All Publications


  • Intimate intergroup contact across the lifespan JOURNAL OF SOCIAL ISSUES Marinucci, M., Maunder, R., Sanchez, K., Thai, M., Jones, S., Turner, R. N., Stevenson, C. 2020

    View details for DOI 10.1111/josi.12399

    View details for Web of Science ID 000579185300001

  • God as a White man: A psychological barrier to conceptualizing Black people and women as leadership worthy. Journal of personality and social psychology Roberts, S. O., Weisman, K., Lane, J. D., Williams, A., Camp, N. P., Wang, M., Robison, M., Sanchez, K., Griffiths, C. 2020

    Abstract

    In the United States, God is commonly conceptualized as the omnipotent and omniscient entity that created the universe, and as a White man. We questioned whether the extent to which God is conceptualized as a White man predicts the extent to which White men are perceived as particularly fit for leadership. We found support for this across 7 studies. In Study 1, we created 2 measures to examine the extent to which U.S. Christians conceptualized God as a White man, and in Study 2 we found that, controlling for multiple covariates (e.g., racist and sexist attitudes, religiosity, political attitudes), responses on these measures predicted perceiving White male job candidates as particularly fit for leadership, among both Black and White, male and female, Christians. In Study 3, we found that U.S. Christian children, both White and racial minority, conceptualized God as more White than Black (and more male than female), which predicted perceiving White people as particularly boss-like. We next found evidence to suggest that this phenomenon is rooted in broader intuitions that extend beyond Christianity. That is, in a novel context with novel groups and a novel god, U.S. Christian adults (Studies 4 and 6), atheist adults (Study 5), and agnostic preschoolers (Study 7), used a god's identity to infer which groups were best fit for leadership. Collectively, our data reveal a clear and consistent pattern: Attributing a social identity to God predicts perceiving individuals who share that identity as more fit for leadership. (PsycINFO Database Record (c) 2020 APA, all rights reserved).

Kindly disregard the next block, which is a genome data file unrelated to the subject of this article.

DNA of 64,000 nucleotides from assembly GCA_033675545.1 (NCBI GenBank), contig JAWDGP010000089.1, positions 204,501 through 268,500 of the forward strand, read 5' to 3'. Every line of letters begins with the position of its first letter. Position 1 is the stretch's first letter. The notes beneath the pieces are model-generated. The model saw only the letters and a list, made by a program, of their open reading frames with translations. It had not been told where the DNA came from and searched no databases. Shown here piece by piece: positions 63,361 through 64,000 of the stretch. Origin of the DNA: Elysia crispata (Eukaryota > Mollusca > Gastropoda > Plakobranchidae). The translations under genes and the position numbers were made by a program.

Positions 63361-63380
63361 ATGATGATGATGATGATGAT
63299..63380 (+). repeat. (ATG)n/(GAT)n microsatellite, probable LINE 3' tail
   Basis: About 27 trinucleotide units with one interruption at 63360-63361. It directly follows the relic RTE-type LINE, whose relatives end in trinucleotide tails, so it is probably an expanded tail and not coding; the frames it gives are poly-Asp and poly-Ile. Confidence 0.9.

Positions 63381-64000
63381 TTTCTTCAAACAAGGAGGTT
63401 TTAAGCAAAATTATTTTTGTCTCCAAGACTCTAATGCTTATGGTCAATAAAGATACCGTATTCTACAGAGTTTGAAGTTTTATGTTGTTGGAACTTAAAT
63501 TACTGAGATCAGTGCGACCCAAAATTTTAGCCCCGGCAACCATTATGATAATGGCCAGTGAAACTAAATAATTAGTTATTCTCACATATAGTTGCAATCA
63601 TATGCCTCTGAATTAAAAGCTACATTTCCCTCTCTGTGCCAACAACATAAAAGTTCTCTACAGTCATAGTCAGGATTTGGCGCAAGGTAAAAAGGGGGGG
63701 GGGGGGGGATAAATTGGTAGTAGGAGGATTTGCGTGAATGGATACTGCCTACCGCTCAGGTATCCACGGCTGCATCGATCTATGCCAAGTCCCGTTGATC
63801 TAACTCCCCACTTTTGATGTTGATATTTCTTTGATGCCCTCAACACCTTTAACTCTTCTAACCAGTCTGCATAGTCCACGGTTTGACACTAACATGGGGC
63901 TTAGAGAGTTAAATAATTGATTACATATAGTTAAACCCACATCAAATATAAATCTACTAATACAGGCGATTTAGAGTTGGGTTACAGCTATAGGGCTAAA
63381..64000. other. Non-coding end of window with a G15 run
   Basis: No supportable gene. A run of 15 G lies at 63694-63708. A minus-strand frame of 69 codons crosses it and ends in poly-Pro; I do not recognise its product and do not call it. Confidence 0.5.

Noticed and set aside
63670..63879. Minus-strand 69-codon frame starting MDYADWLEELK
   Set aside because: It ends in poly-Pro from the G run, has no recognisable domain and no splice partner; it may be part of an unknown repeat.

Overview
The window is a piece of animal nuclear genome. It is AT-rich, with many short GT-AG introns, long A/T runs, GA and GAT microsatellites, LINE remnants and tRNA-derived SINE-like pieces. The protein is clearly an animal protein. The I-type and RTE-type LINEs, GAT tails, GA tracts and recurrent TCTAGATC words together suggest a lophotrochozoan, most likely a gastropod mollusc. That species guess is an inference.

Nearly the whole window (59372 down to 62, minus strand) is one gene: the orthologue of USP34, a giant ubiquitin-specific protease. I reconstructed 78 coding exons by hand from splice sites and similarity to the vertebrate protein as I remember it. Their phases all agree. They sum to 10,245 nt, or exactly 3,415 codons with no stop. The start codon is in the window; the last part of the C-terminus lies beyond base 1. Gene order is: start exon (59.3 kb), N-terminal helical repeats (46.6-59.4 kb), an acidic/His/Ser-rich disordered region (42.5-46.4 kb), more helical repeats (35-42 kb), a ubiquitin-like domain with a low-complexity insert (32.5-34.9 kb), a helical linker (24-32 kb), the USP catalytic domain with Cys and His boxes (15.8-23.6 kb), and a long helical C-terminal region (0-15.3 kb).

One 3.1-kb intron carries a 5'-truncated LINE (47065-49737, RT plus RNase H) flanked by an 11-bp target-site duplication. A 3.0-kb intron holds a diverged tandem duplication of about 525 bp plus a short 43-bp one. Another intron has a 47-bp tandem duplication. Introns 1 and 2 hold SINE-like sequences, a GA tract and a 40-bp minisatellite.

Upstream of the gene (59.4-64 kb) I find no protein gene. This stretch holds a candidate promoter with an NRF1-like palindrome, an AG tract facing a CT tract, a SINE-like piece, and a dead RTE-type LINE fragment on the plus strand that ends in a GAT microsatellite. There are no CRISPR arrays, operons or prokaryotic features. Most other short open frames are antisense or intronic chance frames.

View details for DOI 10.1037/pspi0000233

    View details for PubMedID 31999155